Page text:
As the Covid crisis starts to recede, more people are returning to normal activities, like fishing. A major fish release at Lake Roosevelt should make that location a great destination soon for anglers.
The releases of thousands of rainbow trout has been a yearly occurrence at Lake Roosevelt since 1985.
The releases are part of mitigation efforts to make up for the loss of migrating fish that were lost with construction of Grand Coulee Dam.
This week, 475,000 8-to-12 inch rainbows will be released from three area hatcheries to various locations on the sprawling waterway.
The Spokane Tribe will also release 10-thousand larger one pound fish into the lower third of the lake. The released fish are known as triploids. That means they have three sets of chromosomes instead of the normal two, and as a result, are sterile. The idea is to prevent the introduced fish from mating with the existing fish in the lake, says Staci Lehman of the Department of Fish and Wildlife.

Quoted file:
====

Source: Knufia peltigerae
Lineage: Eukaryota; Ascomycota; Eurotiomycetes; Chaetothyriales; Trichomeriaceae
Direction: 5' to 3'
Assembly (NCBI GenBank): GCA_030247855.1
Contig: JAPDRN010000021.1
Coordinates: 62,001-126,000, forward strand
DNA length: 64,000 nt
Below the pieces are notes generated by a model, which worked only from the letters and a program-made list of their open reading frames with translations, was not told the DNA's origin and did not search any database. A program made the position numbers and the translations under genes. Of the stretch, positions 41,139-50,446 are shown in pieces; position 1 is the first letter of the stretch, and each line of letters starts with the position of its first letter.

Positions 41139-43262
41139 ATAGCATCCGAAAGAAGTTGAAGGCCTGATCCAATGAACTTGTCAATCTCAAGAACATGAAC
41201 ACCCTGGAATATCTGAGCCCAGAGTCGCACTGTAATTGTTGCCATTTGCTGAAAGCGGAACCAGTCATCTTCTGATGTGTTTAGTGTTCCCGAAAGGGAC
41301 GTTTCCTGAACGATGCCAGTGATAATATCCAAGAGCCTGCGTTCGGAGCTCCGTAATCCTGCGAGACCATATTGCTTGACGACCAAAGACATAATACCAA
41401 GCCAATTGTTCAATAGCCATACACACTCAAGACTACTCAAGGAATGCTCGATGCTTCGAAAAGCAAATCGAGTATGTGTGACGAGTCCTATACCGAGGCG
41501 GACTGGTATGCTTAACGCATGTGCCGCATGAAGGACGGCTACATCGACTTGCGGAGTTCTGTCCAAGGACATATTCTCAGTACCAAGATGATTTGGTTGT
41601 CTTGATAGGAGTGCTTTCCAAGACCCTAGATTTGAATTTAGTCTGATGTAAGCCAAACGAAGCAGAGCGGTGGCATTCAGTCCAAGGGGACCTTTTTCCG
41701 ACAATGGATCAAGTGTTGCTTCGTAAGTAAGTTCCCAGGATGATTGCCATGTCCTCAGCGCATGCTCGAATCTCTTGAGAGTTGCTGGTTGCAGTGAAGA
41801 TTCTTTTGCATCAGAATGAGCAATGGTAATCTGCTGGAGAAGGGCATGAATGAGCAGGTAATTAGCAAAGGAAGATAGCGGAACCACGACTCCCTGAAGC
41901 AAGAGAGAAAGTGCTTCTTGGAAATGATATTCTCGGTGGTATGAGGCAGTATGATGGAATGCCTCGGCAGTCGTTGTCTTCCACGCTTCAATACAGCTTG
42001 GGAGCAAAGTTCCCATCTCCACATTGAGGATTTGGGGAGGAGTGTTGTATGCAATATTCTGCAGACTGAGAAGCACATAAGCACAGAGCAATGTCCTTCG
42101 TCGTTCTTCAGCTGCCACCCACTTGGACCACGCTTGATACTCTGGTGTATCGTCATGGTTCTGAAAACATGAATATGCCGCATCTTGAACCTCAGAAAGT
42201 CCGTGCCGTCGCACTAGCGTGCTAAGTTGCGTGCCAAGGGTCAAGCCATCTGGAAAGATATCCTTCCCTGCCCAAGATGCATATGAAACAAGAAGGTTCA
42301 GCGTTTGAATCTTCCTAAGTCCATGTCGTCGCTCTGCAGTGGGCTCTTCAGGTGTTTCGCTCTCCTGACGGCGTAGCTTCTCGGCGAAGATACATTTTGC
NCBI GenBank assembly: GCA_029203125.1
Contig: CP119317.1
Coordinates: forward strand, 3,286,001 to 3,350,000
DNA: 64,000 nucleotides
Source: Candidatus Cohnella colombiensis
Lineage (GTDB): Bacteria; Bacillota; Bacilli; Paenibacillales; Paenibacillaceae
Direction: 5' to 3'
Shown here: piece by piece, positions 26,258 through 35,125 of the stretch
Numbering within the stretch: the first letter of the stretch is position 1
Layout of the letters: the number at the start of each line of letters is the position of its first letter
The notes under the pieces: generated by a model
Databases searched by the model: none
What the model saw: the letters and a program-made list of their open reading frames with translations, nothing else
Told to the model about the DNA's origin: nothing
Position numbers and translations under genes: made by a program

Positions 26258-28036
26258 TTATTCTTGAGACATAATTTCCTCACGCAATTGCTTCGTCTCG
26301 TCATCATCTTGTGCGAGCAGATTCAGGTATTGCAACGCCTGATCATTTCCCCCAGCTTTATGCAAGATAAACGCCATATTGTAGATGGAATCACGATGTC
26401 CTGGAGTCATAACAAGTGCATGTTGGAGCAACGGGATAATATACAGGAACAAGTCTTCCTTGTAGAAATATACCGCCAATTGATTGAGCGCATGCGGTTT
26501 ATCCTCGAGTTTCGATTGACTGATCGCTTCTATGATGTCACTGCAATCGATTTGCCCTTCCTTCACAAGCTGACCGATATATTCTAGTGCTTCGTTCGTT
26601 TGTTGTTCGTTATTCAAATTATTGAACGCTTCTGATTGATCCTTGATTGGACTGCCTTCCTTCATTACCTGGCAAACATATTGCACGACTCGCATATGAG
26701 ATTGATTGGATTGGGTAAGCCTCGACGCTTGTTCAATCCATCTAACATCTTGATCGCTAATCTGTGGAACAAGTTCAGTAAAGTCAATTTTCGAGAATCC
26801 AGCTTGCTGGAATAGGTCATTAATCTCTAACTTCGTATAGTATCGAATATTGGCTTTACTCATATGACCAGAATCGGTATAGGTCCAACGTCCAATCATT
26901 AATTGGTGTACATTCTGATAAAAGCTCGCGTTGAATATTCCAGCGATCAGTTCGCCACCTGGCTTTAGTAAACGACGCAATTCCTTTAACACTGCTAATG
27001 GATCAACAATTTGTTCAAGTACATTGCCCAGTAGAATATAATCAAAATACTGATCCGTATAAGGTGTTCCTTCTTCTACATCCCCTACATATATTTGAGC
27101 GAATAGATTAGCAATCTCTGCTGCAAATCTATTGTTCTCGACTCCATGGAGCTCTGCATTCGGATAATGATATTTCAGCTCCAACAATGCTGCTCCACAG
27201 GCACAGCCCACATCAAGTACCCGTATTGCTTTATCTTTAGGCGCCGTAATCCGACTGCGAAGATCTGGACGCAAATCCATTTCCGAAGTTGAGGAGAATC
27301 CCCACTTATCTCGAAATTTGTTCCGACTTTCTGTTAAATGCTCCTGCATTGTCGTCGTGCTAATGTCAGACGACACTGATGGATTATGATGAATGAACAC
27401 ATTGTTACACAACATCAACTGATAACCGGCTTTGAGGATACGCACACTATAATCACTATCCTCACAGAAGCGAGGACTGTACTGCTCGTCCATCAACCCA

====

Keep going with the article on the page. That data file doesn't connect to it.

"Basically you squeeze the female and gets the eggs out and squeeze the male and get the milk out and then, mix them. When we make triploids, it’s a difference in temperature of the water. Making it warmer just changes the chromosomes enough that they are sterile," she said.
The program is funded by the Bonneville Power Administration.